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Hello all,

This is my first-hand experience of attending an anti-parliament rally in Saskatoon on December 6th, organized by Conservative party members (how I hate to call them that after they stole the name from the Progressive Conservatives to cover up their Reform party roots — "Tories" they definitely are NOT!). The rally attracted the most fanatic and aggressive, who are already in a murderous mood. Their signs were vicious and vitriolic, and they targeted mostly Stephane Dion and Ralph Goodale.

In today's coverage of the rally, in Saskatoon Star-Phoenix, one protester was quoted as saying: "'I hope to be witness to the day that marked the eventual destruction of the Liberal party in Canada,' said Conservative supporter Kate McMillan." She happens to be a particularly nasty blogger, http://www.smalldeadanimals.com/, whose blog was happily endorsed by Saskatchewan's (Saskatchewan Party) premier, Brad Wall, until he was publicly embarrassed by a blog entry where McMillan advocated that (aboriginal) drug addicts share needles so they can speed up their deaths (and society can get rid of them, once and for all). See Star Phoenix coverage of the rally at http://www.thestarphoenix.com/Coalition+opponents+backers+joust+rally+Saskatoon/1046922/story.html

A very disturbing comment on CBC Radio's Sunday edition where a "street interview" was played by someone advocating violence against Stephane Dion. I wrote the following to the programme's host, Michael Enright:

"There was one chilling and authentic comment that you played, and should probably play again and again so more Canadians can hear it, namely that 'Stephane Dion should be given a ride out of town on a rail.' ***  You chuckled at that, Michael, which added to the chill, as you allowed it to pass without the necessary condemnation. Shades of political brown shirts, to me, and you appeared to find it humorous, and you further downplayed it with your background music, Elvis Presley's Blue Christmas."

Couple of hours later we had CBC Cross-country checkup where Rex Murphy saw fit to invite five guests to speak against the coalition (Jim Travers from the Toronto Star, Andre Pratt from La Presse, Janice MacKinnon, former NDP finance minister in Saskatchewan —who is worried that the Coalition might move the Liberals to the left! —  John Manley who publicly attacks Stephane Dion and the Coalition, and Roger Gibbins of the Canada West Foundation, with MacKinnon and Gibbins claiming to speak "for the west" — a laughable claim, to say the least.) Not ONE guest to speak for the Coalition, to explain it and advocate for it!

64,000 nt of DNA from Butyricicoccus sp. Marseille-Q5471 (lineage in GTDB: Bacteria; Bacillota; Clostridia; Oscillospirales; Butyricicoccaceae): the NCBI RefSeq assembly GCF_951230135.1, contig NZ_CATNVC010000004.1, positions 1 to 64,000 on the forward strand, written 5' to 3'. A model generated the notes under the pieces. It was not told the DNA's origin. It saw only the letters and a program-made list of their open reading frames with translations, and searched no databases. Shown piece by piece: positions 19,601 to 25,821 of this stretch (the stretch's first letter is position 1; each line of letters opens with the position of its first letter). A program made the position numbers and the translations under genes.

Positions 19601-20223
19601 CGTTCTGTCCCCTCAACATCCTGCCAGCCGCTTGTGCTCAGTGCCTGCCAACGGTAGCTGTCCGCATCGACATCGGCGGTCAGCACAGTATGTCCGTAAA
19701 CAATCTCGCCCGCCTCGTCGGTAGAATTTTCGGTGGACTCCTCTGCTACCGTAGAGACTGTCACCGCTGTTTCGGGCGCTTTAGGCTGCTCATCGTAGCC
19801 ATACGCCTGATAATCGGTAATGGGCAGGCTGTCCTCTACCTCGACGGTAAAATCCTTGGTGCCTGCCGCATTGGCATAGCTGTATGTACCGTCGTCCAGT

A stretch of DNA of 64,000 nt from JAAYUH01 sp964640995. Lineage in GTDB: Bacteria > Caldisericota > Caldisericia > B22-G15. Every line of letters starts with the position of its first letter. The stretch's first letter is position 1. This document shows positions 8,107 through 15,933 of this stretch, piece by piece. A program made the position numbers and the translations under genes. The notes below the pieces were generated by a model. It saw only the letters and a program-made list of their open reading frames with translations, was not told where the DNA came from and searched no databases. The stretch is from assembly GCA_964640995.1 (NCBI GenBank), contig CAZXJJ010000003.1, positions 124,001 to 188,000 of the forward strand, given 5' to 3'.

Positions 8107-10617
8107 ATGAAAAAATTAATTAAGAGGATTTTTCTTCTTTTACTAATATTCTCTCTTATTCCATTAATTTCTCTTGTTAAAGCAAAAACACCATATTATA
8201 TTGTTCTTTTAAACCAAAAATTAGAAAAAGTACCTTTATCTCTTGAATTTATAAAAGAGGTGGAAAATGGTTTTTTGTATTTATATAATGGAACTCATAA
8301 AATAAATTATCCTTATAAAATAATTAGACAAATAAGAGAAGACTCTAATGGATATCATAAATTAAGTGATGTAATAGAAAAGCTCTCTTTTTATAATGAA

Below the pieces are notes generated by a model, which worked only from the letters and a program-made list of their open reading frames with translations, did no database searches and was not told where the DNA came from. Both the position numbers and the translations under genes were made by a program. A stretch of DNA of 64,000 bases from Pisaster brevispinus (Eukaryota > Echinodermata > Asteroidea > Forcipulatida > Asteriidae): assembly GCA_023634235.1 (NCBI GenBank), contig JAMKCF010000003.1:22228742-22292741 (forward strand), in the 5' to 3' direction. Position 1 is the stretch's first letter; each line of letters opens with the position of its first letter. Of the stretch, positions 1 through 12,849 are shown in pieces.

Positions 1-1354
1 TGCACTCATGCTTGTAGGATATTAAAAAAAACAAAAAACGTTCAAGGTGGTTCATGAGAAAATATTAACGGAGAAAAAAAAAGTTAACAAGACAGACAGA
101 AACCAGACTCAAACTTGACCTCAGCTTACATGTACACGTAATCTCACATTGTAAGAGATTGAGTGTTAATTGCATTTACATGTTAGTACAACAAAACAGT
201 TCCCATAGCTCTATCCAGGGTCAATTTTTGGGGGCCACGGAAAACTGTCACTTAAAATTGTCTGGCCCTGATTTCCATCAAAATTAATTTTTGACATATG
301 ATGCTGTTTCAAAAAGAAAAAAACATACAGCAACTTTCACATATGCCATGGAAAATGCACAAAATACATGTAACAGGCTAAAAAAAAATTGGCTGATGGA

Some balance from the CBC!

Marjaleena Repo
Saskatoon
306-244-9724

*** Wikipedia: Riding the rail was a punishment of Colonial America in which a man was made to straddle a fence rail held on the shoulders of two men, with other men on either side to keep him upright on the rail. The victim was then paraded around town or taken to the city limits and dumped by the roadside. Injuries from the ride could, if the victim were stripped, result in a cut crotch that often made walking painful.  It is akin to being tarred and feathered.


Saskatoon, December 6, 2008

Below is a leaflet I prepared in a hurry this morning for a pro-Harper rally in Saskatoon. About a hundred "Conservatives" there, quite ignorant, aggressive, thuggish, particularly venomous— surprise, surprise! — against Dion. Speeches against "separatists" with people wrapping themselves in huge Canadian flags.

I went there by myself, planning to observe and take photos,  but then last minute decided to make and bring along a leaflet, too, for "by-passers." There were, however, no by-passers to leaflet — a very cold day and few people downtown in the city hall area where people usually demonstrate here in Saskatoon — so I offered it to the crowd. Quite an interesting phenomenon: most would not take it, or even look at it, as if their minds would be taken over by an evil force if they allowed themselves even to glance at it. A mother grabbed it from the hands of her teenage daughter and said: "We don't read this kind of stuff!" — as if I was passing out pornography!

I was immediately accosted by a big man who claimed to have been a soldier and "all his life" having fought separatists. "So you support separatists, eh!", he kept repeating. No chance of dialogue with him, particularly when he was trying to physically block me from taking photos. (I did, of him, and the crowd, and he took a very, very close-up photo of me, more as an act of intimidation, than interest in taking my picture.) A very polite pro-Harper man came over to take him away, and this man took the leaflet and neatly folded it and put in his pocket. Others who took it would crumple it and rip it up, but it did end up in a number of pockets, perhaps of people who thought it was one of theirs. They are going to get a shock of their lives, when they get home and start to read it!